Missouri Speaker Says Scrutiny Of Medicaid Recipients' Incomes Led To Enrollment Drop
When Missouri officials announced earlier this year that more than 100,000 people, many of them children, had been dropped from the state Medicaid program, critics assailed the cuts as callous and unnecessary.
But House Speaker Elijah Haahr, R-Springfield, said Monday that the cuts largely resulted from a new computer system's ability to weed out enrollees who earned too much money to qualify for the program.
The state insurance program for low-income people and the disabled has purged enrollees since last year. That was when the state stepped up efforts to systematically re-certify enrollees with a new computer system.
Haahr issued an update after a briefing with Missouri Medicaid Director Todd Richardson and Rep. David Wood, R-Versailles, chairman of the House Appropriations subcommittee for Health, Mental Health and Social Services.
Previous administrations had let the program bloat, Haahr said.
“This correction in the rolls was going to have to happen because of these prior years of them not cleaning up the standard,” he said. “[The Department of Social Services] found there was a significant amount of people who weren’t eligible.”
More than 850,000 people were enrolled in the program as of July. That’s down from 953,000 in August 2018.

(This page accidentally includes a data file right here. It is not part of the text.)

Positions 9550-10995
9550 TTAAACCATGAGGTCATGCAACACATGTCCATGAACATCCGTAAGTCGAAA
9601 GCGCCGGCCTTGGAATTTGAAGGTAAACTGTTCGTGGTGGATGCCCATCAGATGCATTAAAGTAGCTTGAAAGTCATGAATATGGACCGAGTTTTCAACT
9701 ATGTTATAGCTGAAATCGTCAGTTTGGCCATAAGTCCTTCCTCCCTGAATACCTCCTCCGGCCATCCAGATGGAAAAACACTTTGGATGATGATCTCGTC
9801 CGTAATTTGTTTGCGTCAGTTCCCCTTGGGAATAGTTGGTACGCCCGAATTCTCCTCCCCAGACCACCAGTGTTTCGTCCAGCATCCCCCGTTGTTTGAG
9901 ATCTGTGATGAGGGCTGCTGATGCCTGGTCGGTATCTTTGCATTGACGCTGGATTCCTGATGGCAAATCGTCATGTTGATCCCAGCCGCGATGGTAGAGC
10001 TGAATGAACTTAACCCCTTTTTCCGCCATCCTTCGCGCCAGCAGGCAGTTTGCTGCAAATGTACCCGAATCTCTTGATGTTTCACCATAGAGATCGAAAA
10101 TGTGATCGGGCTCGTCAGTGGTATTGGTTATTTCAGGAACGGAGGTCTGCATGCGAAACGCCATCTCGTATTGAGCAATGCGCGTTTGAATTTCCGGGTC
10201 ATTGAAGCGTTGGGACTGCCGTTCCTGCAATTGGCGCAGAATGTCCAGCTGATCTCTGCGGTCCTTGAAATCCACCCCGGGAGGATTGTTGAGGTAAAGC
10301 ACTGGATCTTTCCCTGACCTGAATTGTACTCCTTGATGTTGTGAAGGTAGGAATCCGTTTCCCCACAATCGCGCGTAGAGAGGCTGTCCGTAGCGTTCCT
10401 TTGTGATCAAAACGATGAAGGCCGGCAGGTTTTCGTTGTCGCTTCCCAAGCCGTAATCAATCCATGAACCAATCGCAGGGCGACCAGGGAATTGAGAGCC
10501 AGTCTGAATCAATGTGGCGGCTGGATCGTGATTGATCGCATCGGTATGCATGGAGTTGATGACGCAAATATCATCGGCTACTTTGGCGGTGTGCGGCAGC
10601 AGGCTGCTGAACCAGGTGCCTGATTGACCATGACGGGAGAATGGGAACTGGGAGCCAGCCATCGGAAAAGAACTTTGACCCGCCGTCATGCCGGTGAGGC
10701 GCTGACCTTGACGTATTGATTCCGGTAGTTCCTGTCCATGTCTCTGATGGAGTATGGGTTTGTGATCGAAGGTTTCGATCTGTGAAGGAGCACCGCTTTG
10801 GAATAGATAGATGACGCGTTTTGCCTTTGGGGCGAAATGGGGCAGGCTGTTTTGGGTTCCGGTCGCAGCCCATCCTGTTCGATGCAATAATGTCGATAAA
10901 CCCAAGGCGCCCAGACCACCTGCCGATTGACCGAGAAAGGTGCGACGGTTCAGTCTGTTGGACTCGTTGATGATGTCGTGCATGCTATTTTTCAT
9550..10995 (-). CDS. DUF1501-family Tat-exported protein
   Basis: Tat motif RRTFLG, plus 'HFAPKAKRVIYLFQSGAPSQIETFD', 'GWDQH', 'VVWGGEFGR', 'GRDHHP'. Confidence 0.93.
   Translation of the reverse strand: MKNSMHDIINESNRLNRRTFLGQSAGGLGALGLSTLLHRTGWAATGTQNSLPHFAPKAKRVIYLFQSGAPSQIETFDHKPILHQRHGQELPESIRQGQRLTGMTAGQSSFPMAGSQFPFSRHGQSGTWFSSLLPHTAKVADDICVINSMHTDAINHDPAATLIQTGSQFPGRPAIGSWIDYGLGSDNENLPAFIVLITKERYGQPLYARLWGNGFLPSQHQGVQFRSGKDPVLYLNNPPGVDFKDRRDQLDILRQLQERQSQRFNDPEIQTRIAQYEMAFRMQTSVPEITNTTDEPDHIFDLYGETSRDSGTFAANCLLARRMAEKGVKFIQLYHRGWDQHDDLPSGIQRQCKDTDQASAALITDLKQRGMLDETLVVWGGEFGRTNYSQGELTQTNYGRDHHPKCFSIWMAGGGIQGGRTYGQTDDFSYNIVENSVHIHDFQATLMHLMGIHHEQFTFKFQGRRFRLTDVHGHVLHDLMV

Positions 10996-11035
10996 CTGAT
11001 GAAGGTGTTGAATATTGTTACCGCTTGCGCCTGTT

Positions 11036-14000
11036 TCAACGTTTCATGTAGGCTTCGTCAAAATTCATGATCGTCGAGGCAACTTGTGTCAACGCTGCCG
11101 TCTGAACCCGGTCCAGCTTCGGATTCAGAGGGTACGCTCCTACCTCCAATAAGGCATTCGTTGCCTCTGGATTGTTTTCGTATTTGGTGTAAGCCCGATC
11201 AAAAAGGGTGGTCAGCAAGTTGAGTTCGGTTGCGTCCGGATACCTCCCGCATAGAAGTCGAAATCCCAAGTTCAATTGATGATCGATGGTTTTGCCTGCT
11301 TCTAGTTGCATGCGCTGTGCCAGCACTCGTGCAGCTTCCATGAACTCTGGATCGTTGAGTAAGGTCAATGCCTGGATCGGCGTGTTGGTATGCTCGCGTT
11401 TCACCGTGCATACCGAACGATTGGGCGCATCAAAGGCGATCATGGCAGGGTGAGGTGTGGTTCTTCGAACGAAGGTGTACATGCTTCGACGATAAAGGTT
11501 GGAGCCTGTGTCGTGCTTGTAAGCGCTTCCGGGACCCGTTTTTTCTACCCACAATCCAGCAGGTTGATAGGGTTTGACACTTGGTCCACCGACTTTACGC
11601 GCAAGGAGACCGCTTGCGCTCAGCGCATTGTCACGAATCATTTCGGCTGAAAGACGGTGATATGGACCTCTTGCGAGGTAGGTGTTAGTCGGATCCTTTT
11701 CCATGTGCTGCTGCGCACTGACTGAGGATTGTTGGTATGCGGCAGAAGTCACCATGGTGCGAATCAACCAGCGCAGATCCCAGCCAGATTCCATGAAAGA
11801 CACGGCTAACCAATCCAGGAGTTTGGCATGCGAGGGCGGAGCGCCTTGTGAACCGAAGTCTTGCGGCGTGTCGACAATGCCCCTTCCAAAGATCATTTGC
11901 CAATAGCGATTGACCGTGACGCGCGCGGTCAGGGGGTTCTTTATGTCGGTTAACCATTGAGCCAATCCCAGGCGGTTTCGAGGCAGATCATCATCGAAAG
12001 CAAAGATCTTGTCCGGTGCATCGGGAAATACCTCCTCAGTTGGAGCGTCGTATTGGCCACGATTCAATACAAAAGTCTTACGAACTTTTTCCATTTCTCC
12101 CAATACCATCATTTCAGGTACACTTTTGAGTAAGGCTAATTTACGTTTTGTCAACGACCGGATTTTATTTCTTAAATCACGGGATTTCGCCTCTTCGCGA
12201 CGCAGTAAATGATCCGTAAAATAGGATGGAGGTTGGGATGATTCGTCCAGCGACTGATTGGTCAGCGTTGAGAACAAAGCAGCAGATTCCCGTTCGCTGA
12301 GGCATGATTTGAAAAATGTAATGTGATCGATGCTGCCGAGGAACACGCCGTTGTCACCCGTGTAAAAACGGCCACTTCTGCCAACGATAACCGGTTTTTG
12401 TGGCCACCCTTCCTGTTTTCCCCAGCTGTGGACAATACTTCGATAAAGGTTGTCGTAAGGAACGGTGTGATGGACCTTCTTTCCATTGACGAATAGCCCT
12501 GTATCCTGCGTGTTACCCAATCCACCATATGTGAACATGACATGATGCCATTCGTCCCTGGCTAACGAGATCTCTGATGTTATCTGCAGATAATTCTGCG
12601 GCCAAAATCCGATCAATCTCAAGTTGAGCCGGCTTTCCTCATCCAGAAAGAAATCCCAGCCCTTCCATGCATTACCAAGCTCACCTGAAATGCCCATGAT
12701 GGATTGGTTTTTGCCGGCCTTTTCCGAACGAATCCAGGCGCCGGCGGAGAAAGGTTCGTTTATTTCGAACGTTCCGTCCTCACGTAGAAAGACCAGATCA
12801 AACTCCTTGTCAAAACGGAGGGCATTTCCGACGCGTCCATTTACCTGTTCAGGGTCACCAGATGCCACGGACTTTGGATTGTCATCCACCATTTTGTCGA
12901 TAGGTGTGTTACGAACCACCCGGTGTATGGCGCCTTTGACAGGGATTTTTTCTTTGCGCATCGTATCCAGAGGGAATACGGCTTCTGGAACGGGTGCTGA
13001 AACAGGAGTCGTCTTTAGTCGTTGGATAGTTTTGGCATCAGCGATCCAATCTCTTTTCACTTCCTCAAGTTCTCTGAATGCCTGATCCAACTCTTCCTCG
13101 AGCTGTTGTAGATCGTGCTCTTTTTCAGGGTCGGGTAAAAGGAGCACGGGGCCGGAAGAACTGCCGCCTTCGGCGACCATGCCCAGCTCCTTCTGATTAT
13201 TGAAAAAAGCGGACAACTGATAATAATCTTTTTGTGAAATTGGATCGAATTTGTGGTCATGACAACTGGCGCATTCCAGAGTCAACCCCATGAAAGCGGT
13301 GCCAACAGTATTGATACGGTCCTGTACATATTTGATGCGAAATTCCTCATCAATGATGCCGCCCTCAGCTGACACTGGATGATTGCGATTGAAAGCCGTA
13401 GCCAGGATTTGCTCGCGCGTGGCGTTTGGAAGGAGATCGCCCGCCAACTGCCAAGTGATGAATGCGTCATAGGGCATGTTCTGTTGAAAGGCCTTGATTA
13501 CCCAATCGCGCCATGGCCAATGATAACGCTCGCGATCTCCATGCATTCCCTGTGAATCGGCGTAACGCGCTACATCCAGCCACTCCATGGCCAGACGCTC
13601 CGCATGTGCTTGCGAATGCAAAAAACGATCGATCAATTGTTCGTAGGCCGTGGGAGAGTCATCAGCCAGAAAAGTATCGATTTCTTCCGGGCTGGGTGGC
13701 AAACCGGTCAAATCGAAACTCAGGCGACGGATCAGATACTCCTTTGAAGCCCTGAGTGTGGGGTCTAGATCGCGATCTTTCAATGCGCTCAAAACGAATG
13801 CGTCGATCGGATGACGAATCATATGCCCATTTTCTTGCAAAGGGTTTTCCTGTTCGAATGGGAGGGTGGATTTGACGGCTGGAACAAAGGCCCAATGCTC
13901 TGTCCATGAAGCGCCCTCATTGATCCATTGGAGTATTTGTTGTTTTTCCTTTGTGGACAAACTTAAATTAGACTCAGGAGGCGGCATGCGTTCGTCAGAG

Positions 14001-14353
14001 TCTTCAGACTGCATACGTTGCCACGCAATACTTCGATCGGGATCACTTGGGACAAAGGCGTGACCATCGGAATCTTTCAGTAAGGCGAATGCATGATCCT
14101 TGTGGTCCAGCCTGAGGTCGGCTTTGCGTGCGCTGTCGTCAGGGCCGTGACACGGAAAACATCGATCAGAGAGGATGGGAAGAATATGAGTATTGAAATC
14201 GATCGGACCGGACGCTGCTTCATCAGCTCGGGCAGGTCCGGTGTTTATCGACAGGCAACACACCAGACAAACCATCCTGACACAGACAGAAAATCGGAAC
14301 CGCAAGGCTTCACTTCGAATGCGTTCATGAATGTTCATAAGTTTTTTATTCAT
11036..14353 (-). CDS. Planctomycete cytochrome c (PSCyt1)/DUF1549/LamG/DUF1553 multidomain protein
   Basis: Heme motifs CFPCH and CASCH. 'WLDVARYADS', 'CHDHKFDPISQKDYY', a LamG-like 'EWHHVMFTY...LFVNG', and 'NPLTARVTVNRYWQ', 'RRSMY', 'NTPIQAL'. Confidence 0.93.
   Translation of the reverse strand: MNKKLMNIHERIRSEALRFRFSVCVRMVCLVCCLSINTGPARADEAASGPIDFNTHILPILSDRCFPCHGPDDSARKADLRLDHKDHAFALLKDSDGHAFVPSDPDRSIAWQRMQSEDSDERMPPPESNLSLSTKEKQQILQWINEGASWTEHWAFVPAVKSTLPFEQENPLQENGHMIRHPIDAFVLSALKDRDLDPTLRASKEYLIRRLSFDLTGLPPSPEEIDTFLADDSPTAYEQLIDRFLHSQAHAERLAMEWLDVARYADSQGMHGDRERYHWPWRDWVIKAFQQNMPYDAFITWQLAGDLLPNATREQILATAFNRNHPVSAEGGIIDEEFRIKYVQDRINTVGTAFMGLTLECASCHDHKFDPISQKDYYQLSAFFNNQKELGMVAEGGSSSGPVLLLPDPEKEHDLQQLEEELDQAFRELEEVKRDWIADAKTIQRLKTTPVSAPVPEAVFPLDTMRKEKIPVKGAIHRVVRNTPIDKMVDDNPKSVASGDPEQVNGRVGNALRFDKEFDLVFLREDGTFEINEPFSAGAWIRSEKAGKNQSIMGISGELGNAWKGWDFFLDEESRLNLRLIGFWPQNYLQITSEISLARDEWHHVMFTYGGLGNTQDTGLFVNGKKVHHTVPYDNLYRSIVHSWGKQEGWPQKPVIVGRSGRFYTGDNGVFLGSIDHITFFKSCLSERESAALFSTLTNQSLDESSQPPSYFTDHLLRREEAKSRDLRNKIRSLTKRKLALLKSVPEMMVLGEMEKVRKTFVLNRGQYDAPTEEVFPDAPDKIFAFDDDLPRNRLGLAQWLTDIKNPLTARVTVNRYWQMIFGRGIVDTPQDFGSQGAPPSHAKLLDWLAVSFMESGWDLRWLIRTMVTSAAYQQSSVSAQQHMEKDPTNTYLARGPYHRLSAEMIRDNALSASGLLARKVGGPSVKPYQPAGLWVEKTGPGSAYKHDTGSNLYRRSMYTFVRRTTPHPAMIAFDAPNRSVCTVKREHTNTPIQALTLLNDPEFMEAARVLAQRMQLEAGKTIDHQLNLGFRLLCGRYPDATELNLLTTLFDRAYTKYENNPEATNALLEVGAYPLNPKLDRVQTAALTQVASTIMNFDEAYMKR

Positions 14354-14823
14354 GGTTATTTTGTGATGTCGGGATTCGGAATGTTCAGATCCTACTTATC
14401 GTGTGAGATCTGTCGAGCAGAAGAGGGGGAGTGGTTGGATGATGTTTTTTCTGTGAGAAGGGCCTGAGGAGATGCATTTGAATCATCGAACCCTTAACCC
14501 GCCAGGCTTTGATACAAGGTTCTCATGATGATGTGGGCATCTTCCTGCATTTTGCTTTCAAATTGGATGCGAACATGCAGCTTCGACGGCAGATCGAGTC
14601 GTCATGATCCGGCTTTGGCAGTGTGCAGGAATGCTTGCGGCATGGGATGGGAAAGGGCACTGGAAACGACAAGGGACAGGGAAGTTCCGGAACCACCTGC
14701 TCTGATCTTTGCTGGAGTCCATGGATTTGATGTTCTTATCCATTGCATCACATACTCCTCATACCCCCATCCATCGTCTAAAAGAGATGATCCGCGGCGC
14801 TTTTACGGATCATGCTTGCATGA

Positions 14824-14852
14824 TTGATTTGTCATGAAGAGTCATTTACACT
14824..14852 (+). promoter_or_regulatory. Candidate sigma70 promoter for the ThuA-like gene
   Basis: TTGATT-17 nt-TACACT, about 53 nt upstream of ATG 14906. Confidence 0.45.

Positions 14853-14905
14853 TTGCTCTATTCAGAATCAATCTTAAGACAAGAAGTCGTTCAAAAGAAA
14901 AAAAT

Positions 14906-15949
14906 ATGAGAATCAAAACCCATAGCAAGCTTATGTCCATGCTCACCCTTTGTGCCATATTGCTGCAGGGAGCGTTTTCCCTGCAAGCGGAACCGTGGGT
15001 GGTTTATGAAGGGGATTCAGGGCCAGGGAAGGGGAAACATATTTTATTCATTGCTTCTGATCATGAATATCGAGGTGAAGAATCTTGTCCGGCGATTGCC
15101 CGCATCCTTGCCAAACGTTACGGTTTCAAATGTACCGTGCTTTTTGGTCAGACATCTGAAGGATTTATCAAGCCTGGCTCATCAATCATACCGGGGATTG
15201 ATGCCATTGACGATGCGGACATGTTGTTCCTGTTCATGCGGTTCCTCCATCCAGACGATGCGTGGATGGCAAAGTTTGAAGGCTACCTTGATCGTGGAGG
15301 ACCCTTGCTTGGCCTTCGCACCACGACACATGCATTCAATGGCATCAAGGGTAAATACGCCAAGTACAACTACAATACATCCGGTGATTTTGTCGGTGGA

Haahr said the new process, along with decreased unemployment rates, a healthy economy and a decrease in Medicaid applications, has “precipitated a pretty lengthy decline.”
But others are skeptical of the claim that an improved economy is behind a decrease in eligibility. The state’s economy hasn’t improved enough in recent years to push so many recipients off the rolls, said Tim McBride, Washington University Health Economics professor.
“Most of those kids probably should be eligible for Medicaid unless their parents’ income doubled or tripled, but I don’t see evidence in other economic data to suggest that’s what’s going on,” said McBride, who until recently oversaw the state’s Medicaid Oversight Committee.
McBride agrees that the re-enrollment process is to blame for the drop. But he said that doesn’t mean that all the people who were targeted by the re-certification process deserved to be taken off the rolls.
“The re-certification process started looking at people’s records, and then it triggered a whole bunch of other potential problems,” McBride said.
People didn’t receive or respond to letters or weren’t able to get in touch with enrollment specialists on the state-sponsored help line, he said.
“I’ve heard numerous reports of people who think they were still on Medicaid and seeing their kids dropped from the program,” McBride said.
The state “aggressively” pursues enrollees who don’t respond to re-certification mailers, Haahr said. The Department of Social Services uses email and text messages in attempts to follow up with people who haven’t responded.
Certain providers in the state are able to offer presumptive Medicaid to patients, who can then get covered immediately at the doctor’s office. The Department of Social Services can also retroactively enroll those who incorrectly lost their Medicaid benefits, he said.
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